A couple of weeks ago I mentioned Dyson’s Dodecahedron as a great source of maps. Today I thought I would mention Lloyd Neill’s occasional Death and Dismemberment blog (http://deathanddismemberment.blogspot.co.uk/).
Neill is an OSR/D&D and Rolemaster enthusiast and house rule fan which is kind of a prerequisite for Rolemaster GMs I guess.
This is relevant particularly given this weeks discussion on OSR. Last year there were some interesting discussions on House Rules. I am not a fan of OSR roleplay as it, in my opinion, just a thief tax but each to their own.
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(95 words, 3 images, estimated 23 secs reading time)
I want to start by quoting two sources that really struck home:
“I still love RM but the customer base is just too small to make a living from unless you are Terry.”
“Going hand and hand with that is the fact that for better or for worse the OSR is a thing. For the past decade and a half there been a group of hobbyists actively publishing, promoting, and playing classic editions of Dungeons and Dragon and similar RPGs. This is result of everybody taking advantage of the freedom granted by the open content found in the d20 SRD to expand the quantity and variety of material that supports classic D&D.” SOURCE.
This is a preview of
Random Musings: OSR, Retro-Clones, Open Source Rolemaster?
. Read the full post (597 words, 3 images, estimated 2:23 mins reading time)
I know that many people love the minute detail that the full spectrum of RM2 professions provided. The professions were basically a package of individual skill and base lists.
Keeping the base lists within professionless and level-less RM is easy.
The individual skill costs are completely compatible with level-less but I am open to ideas about how to create that flexibility with professionless gaming.
BriH has pitched the idea of getting rid of skill costs all together so that every skill costs 5DP (I could be wrong about who came up with that idea but that is not the point). I was thinking of playing with the idea of going to the other way.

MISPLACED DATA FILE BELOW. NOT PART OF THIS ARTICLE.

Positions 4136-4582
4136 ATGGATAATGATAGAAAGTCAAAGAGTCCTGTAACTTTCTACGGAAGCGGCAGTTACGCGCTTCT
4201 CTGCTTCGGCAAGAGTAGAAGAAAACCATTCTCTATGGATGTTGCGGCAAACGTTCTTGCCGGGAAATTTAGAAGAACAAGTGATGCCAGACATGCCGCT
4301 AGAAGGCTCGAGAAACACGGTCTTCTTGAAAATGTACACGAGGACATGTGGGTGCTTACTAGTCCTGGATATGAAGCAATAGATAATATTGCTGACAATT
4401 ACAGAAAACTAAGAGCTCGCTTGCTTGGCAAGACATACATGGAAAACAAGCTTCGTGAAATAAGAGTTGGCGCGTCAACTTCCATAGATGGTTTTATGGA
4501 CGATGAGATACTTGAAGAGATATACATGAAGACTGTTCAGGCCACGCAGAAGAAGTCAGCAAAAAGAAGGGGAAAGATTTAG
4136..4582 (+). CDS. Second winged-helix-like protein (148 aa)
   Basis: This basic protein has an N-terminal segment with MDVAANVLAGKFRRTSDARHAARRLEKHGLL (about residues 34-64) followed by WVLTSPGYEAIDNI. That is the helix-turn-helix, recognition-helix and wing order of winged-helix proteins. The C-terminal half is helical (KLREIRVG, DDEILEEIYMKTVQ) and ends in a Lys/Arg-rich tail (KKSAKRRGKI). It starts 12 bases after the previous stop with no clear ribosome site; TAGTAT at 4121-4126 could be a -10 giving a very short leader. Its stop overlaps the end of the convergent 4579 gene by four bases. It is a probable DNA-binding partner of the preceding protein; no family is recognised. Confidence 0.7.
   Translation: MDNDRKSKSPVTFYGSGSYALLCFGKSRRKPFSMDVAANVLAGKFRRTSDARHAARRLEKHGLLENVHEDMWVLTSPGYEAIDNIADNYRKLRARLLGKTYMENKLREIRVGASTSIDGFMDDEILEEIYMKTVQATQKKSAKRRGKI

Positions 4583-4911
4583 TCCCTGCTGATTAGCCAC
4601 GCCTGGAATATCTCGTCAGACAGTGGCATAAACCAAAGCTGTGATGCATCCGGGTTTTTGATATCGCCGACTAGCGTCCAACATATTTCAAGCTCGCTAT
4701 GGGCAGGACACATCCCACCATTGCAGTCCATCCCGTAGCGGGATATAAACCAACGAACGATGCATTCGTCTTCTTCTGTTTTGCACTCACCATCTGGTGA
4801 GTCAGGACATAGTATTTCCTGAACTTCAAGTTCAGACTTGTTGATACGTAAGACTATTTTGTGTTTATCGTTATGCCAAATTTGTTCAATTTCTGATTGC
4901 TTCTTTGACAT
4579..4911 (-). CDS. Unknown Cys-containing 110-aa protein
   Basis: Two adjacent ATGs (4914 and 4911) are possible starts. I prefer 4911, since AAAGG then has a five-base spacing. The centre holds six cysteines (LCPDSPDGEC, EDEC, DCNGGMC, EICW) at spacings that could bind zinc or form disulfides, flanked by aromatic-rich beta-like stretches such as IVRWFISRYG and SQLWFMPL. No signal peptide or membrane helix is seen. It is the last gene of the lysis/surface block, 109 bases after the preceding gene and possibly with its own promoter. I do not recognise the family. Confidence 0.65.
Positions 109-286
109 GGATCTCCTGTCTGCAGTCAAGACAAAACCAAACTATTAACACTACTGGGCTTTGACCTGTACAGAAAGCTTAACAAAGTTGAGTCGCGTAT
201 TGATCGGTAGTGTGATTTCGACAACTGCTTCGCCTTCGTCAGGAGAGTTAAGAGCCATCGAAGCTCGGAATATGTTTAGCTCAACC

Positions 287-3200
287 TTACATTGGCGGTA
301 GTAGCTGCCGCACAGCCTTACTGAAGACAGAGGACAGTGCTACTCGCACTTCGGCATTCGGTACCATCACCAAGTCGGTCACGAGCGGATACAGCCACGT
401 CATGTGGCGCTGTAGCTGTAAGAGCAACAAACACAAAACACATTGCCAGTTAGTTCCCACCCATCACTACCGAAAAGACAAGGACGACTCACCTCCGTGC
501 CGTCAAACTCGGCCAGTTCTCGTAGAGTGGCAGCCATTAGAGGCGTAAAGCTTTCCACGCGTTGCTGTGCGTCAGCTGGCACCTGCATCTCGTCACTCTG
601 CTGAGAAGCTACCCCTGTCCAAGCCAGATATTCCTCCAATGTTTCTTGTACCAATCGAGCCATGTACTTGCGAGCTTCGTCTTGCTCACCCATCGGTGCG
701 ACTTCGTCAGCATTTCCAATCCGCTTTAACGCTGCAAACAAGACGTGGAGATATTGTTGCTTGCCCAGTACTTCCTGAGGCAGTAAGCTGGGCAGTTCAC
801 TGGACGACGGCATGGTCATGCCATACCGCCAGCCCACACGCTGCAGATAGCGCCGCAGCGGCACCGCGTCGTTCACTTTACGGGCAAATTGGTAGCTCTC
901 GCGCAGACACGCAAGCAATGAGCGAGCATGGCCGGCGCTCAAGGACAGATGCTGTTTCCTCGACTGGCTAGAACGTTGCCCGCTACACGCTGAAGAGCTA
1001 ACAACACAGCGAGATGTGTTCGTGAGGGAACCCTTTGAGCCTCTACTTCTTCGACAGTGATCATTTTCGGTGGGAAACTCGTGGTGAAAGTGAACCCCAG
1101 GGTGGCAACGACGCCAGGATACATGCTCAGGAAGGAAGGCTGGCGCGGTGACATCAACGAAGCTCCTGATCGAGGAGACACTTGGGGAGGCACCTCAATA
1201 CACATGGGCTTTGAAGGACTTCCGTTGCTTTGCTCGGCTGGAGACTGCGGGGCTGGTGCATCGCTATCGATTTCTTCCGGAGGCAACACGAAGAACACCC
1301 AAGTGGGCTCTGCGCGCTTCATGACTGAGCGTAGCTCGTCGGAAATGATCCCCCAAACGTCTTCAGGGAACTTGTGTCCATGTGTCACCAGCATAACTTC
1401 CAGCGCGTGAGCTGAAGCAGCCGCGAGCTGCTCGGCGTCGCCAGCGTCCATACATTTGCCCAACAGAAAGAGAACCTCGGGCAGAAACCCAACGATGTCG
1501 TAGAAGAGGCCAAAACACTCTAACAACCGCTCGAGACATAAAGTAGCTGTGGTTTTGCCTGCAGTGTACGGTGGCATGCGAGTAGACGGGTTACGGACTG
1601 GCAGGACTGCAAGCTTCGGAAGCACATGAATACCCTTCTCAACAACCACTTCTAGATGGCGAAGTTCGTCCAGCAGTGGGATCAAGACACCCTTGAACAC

If we’re soapboxing, I’ll jump on one of mine: First Level shouldn’t suck! The whole premise behind first level should be giving a player a character who’s gone through her formative years and experiences and is ready to set out on her own, not some abstraction of early adolescence who can’t survive being stung by a bee, let alone a minor encounter with a wild dog. The old joke about D&D magic users having to hide behind fighters until they were about fifth level has a sad basis in fact, and Rolemaster (in my opinion) seems intent on turning first level into a collection of those magic users.
Like a lot Rolemaster’s content, much of the mechanics around Undead are design artifacts from D&D; more specifically the issues of “Turning” and “Draining”.
Turning. It’s generally accepted in RPG’s that Clerics have the holy ability to “Turn” undead: basically, repel or even destroy them based on the level of the cleric. In D&D this is a class ability and in Rolemaster was converted to a Base spell list which is essentially the same thing, an implied core ability of the Cleric/Priest class.
Even in the earliest editions Rolemaster Arms Law contained a detailed chart of weapons with a variety of data: mods to hit ATs, length, weight, speed, notes etc. Beyond any additional to hit bonuses we never really referred to that chart at all–but it did give hints to useful information that could be incorporated into combat.
This is a preview of
Rolemaster Combat Hack: Expanded weapon modifiers for Rolemaster.
. Read the full post (344 words, 3 images, estimated 1:23 mins reading time)
One of my recent posts discussed the basic concept of “Stats as Skills”. This ties into my whole experimentation with modifying the RM ruleset and creating a level-less game. Part of my research has led me to re-examining the whole concept of the “Saving Throw”. There has been a few other blog posts HERE and HERE.
This blog is a bit of a lesson in humility for me. I set it up just because there was a perceived need for this kind of blog and to attract more people to Rolemaster.
It started off as “I am trying this”, “I am trying that” now I am pleased to say it is very much “We are trying this”, “We are trying that”. We have a nice team of writers now and this blog is as much theirs as it was ever mine.
I have been looking back at a few posts from this year. One of the recurring themes seems to be that none of us are in love with Channelling magic. I have stated that you could do away with it and roll the spell lists into mentalism and essaence very easily. The very core concept that Channelling magic is an act of god makes no sense at all when you take Shadow Worlds gods into account as they are not divine beings, just very powerful mundane ones.
Brian’s rewrite of the respective clerical base lists really shows what Channelling could have been but isn’t.